We hadn’t quite reached the entrance for the Antelope Valley Poppy Reserve when we started to spot fields and hills brushed with orange and yellow. How could we not pull over?
On that day, the wind blew freely and forcefully in the Mojave. As I stepped out of the car, I felt its chill and massive strength. We ran across the street and over to this field. There was a little path in the middle of it leading to nowhere in particular. I imagine the path was created over the years by people like us who were not content to continue driving past so much beauty, so they pulled over in the same spot to take a closer look and let the wind consume them.
It seems impossible that such a place could exist. As I move amongst these craggy towers that rise out of a shallow salty lake, I feel like I am walking through both the beginning and the end of time.
I turn a corner where some of the tufa towers have crumbled and others still stand up, gangly and unlikely.
Few people make their way around this corner. Solitude and slowness feel right here. Here, a quick stop and vocal exclamations of appreciation would have only skimmed the surface of the salty lake before disappearing into the abyss of oos and ahs.
It seems more like the scenery is asking its visitors to be quiet and still; to appreciate it through awareness of the salty alkaline water that provides more life than you might imagine, the bumpy haphazard limestone columns that make you wonder, “Why?”, the mountains that surround the lake that are covered with glaciers that remind you of how this all began.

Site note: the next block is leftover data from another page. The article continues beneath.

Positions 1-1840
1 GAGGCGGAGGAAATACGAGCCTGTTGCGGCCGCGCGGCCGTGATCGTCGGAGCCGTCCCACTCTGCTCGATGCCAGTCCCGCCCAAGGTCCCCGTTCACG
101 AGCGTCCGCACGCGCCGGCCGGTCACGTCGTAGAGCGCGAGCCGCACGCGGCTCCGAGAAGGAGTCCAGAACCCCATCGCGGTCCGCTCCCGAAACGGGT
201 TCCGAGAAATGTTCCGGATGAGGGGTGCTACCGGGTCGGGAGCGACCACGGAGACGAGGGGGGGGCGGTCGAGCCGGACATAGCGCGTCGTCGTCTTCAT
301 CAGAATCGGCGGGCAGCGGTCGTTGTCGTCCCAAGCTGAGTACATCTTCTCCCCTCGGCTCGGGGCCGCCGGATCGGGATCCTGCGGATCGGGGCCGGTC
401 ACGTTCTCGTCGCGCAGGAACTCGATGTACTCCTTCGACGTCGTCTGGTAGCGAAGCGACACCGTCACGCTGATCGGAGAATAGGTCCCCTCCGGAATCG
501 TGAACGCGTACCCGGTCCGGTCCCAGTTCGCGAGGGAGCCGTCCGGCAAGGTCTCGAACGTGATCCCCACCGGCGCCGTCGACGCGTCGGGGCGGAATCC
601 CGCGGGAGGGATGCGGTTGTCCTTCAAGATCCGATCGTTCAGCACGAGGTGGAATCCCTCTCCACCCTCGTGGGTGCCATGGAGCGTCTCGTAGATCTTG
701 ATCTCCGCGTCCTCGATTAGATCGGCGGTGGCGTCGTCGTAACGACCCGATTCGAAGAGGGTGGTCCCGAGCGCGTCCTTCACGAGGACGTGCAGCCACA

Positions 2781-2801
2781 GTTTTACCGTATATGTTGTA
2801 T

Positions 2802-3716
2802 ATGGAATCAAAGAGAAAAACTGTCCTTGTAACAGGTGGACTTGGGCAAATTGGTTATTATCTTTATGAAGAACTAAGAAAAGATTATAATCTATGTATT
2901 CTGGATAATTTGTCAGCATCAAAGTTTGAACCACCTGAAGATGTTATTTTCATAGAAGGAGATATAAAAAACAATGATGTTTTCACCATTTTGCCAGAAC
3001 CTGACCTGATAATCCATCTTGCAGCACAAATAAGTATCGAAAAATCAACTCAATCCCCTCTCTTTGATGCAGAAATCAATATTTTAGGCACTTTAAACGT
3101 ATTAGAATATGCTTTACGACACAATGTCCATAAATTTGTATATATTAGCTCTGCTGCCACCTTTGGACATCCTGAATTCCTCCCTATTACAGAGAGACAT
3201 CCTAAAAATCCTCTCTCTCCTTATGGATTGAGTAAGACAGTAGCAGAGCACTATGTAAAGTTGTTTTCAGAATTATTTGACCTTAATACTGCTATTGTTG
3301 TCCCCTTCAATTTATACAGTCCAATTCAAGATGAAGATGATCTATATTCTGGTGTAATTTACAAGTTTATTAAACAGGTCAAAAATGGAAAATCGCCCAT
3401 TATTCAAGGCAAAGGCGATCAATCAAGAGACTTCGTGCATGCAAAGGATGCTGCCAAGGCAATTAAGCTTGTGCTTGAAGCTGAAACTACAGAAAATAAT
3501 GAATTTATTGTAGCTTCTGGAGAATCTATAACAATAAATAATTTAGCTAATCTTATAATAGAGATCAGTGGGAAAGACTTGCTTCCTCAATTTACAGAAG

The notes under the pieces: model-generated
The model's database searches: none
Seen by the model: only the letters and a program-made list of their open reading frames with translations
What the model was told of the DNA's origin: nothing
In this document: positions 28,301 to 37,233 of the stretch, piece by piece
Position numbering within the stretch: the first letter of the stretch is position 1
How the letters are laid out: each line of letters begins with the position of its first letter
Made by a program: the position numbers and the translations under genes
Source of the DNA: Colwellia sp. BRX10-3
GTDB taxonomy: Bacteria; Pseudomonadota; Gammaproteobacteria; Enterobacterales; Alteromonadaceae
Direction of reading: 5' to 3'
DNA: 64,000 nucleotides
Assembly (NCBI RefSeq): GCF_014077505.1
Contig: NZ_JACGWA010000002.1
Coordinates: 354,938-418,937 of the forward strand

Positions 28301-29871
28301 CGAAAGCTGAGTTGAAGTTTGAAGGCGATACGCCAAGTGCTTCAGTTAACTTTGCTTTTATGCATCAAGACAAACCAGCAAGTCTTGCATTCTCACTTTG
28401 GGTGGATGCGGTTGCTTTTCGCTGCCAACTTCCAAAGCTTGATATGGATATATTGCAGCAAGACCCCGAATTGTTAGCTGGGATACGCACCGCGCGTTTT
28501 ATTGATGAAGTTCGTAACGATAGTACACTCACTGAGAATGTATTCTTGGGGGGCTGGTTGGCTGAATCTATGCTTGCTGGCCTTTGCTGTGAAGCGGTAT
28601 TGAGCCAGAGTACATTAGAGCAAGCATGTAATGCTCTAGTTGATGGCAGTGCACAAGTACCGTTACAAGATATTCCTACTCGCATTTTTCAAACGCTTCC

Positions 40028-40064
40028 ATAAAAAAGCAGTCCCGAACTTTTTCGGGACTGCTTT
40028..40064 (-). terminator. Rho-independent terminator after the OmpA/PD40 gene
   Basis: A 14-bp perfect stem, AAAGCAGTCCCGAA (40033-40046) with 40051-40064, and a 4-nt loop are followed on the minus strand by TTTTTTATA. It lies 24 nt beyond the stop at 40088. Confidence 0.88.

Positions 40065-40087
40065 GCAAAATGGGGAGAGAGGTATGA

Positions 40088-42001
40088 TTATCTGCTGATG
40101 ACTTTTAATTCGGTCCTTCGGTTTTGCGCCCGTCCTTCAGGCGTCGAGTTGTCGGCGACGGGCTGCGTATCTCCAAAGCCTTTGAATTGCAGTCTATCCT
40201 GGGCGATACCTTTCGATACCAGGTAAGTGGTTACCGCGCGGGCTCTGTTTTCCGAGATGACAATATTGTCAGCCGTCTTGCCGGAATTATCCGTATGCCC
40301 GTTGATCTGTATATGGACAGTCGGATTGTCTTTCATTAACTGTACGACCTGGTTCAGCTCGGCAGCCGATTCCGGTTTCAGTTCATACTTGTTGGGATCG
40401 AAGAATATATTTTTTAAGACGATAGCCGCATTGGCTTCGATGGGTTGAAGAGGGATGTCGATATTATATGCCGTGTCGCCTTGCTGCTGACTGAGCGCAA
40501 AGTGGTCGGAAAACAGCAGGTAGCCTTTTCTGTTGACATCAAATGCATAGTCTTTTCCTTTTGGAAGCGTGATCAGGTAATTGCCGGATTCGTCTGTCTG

And as I finally turn around, my mouth is still silent, but I feel the words pulsating in my heart, “Yes, this earth is full of infinite wonder.”
California is home to the most voluminous trees and tallest trees in the world. It is not as well known that it also houses the oldest trees, the Great Basin Bristlecone Pines. The oldest living bristlecone pine is about 4,800 years old.
These ancient trees live high up in arid mountain ranges at elevations of 10,000 to 11,000 feet. It’s an altitude and climate that not many plants can survive in, so they don’t have a lot of competition. They also protect themselves from pests and the elements with their dense compositions. Even after they die — as the tree in the foreground of the picture has — they are so tough that they can remain standing for hundreds of years more.
A drive up to see these trees can test your ability to maintain your composure. It’s quite a climb on a narrow road and the cliffs can be exceptionally intimidating. But if you can manage the drive, it’s worth it. The bristlecone pines are magnificently gnarled and strange, and to be in the presence of the supreme endurance of living things is truly extraordinary.